Nillumbik is a semi-rural environment and home to a beautiful range of indigenous flora, fauna and habitats. Areas of remnant vegetation are somewhat representative to those prior to European settlement. A large proportion of Nillumbik is covered with remnant indigenous vegetation in a range of types, condition and varying conservation status.
The main types of vegetation found include:
- grassy dry forest
- valley grassy forest
- heathy dry forest
- herb-rich foothill forest
Much of the remnant bushland, indigenous flora and fauna that exists is threatened by various processes including:
- residential development
- habitat destruction
- environmental weeds
- pest animals and
- climate change
The preservation and protection of remnant bushland is imperative for conservation of endangered local flora and fauna and our indigenous heritage.
Our indigenous flora and fauna are protected under state legislation, in particular the Wildlife Act 1975, Planning and Environmental Act 1987 and Flora and Fauna Guarantee Act 1988, and federally under the Environment Protection and Biodiversity Conservation Act 1999.
What we're doing to enhance and protect biodiversity
Protection of remnant trees and vegetation is a Council priority. Council is responsible for the management of 99 environmentally significant, bushland reserves and wetlands covering an area of 495 hectares. These areas are important for:
- biodiversity (plants, animals and micro-organisms)
- habitat corridors between national parks, state forest and larger reserves
- remnants of once widespread vegetation
- seed bank for revegetation
- habitat for wildlife and significant plants.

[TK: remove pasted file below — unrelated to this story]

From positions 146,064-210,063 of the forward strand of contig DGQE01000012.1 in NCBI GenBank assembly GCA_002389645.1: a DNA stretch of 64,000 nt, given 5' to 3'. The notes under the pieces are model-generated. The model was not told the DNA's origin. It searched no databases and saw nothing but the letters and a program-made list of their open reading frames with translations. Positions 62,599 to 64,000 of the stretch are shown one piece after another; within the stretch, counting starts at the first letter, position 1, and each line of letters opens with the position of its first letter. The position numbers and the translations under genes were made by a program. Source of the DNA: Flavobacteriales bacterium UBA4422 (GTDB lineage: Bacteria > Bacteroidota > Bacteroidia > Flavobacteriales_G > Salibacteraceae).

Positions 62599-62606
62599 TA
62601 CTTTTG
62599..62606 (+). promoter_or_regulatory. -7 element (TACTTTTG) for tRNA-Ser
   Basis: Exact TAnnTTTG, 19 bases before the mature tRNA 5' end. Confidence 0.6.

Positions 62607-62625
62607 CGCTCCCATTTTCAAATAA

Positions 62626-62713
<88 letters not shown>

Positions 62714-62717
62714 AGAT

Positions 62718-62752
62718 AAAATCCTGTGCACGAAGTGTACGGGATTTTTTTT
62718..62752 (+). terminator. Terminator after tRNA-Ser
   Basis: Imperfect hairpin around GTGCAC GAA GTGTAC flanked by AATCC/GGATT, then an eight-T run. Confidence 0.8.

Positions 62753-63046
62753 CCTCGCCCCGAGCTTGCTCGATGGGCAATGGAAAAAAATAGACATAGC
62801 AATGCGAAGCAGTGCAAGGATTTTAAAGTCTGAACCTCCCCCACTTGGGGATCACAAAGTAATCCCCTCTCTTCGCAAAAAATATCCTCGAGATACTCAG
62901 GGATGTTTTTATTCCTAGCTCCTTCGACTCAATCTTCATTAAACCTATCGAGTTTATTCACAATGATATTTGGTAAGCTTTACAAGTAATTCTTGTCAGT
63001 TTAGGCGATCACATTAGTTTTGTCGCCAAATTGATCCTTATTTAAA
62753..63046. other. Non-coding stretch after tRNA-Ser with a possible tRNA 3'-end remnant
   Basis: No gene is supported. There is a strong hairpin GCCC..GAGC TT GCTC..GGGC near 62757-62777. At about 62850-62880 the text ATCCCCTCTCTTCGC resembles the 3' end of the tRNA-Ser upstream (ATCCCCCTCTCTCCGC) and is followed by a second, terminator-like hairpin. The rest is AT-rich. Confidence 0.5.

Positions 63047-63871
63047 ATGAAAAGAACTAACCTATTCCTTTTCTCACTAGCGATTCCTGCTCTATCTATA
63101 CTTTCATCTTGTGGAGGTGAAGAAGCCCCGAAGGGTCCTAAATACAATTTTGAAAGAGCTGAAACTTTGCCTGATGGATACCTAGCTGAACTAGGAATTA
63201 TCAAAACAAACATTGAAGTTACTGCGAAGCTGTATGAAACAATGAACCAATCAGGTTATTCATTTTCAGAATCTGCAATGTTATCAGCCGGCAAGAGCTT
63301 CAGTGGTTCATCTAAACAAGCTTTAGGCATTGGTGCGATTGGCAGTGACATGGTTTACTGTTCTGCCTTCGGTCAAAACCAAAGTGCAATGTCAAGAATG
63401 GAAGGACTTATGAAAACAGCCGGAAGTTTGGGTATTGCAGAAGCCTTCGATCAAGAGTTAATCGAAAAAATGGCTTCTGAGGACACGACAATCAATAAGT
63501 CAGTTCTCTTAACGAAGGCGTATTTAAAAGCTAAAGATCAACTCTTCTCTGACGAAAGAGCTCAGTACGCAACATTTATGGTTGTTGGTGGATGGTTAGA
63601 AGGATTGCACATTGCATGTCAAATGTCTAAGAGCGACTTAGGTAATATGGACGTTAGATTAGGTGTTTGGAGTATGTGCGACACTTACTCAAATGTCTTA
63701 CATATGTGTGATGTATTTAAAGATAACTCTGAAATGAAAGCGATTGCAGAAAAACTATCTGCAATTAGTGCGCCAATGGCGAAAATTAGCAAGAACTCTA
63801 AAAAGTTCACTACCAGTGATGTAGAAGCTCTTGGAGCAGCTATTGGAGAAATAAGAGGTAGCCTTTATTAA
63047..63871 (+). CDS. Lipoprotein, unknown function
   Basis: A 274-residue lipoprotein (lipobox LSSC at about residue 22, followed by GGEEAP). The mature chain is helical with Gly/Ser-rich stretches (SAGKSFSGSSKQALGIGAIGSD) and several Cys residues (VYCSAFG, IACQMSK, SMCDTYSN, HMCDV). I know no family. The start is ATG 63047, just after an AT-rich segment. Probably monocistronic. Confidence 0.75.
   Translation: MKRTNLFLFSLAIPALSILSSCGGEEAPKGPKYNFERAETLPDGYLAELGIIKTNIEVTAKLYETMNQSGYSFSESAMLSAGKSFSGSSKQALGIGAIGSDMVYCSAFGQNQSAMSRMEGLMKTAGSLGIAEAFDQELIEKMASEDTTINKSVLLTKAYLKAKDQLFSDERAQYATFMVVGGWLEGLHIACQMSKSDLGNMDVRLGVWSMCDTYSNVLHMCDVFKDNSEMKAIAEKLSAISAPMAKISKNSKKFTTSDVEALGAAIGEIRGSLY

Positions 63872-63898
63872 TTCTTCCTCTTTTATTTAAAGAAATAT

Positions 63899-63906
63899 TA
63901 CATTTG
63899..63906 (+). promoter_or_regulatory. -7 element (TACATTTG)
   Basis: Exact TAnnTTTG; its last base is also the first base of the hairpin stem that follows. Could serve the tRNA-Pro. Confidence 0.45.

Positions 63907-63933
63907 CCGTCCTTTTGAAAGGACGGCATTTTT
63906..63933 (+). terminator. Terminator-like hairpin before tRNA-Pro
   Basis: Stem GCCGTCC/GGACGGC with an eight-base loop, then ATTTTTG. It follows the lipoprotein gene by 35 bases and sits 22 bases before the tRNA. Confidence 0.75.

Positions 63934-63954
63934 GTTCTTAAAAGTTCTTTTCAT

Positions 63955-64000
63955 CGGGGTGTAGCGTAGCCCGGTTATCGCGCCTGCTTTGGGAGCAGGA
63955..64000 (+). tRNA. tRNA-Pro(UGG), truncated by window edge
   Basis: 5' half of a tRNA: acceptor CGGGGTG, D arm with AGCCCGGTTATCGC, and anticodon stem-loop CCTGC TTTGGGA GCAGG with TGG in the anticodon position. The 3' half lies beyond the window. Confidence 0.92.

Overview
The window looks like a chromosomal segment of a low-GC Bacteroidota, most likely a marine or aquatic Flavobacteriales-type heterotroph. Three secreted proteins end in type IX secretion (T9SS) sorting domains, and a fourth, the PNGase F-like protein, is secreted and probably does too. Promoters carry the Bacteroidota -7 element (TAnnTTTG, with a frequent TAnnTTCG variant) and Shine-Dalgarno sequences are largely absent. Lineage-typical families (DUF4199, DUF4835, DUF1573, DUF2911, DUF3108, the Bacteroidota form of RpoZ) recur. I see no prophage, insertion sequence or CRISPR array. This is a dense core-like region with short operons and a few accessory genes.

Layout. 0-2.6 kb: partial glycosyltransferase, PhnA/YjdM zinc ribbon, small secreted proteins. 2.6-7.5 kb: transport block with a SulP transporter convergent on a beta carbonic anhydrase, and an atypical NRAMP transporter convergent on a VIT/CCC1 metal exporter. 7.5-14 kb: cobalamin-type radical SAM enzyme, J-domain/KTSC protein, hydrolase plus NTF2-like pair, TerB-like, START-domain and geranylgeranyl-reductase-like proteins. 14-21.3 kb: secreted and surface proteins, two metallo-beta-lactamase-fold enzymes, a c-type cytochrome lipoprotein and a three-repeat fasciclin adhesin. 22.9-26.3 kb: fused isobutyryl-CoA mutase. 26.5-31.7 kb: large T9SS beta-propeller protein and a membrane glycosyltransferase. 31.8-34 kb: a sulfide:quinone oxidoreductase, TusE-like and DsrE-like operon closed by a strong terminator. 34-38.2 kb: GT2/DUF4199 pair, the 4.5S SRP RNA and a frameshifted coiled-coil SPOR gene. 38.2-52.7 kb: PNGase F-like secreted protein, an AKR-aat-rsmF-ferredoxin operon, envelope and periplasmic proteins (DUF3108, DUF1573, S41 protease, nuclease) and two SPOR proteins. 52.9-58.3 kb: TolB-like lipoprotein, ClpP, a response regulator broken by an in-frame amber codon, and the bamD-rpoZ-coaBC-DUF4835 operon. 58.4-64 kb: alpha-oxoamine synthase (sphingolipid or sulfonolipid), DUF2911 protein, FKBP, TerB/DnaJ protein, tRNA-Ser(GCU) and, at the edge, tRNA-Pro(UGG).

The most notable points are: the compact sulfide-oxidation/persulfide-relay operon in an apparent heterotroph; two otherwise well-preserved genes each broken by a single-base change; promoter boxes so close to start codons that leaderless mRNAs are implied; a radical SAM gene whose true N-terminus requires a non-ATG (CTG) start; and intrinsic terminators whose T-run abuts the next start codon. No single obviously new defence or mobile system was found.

Land Management Incentive Program
Council offers flexible grants to support a range of integrated land management activities for private landholders and community groups.
Available to private landholders and community groups, grants for projects relating to land within Green Wedge and Rural Conservation Zones or Environmental Significance Overlay will be given priority over others. Projects outside of these areas will need to demonstrate significant environmental benefit.
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Collaborative Community Deer Action
The aim of this program is to build the capacity of the local community to engage in targeted local area deer control options via delivery of educational programs related to deer management. By participating you will be better informed in how to reduce the impact of deer on your property, on your neighbourhood and on the environment.
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For further information and advice to help protect and enhance biodiversity at your property contact Council's Environment team at email@example.com or 03 9433 3111.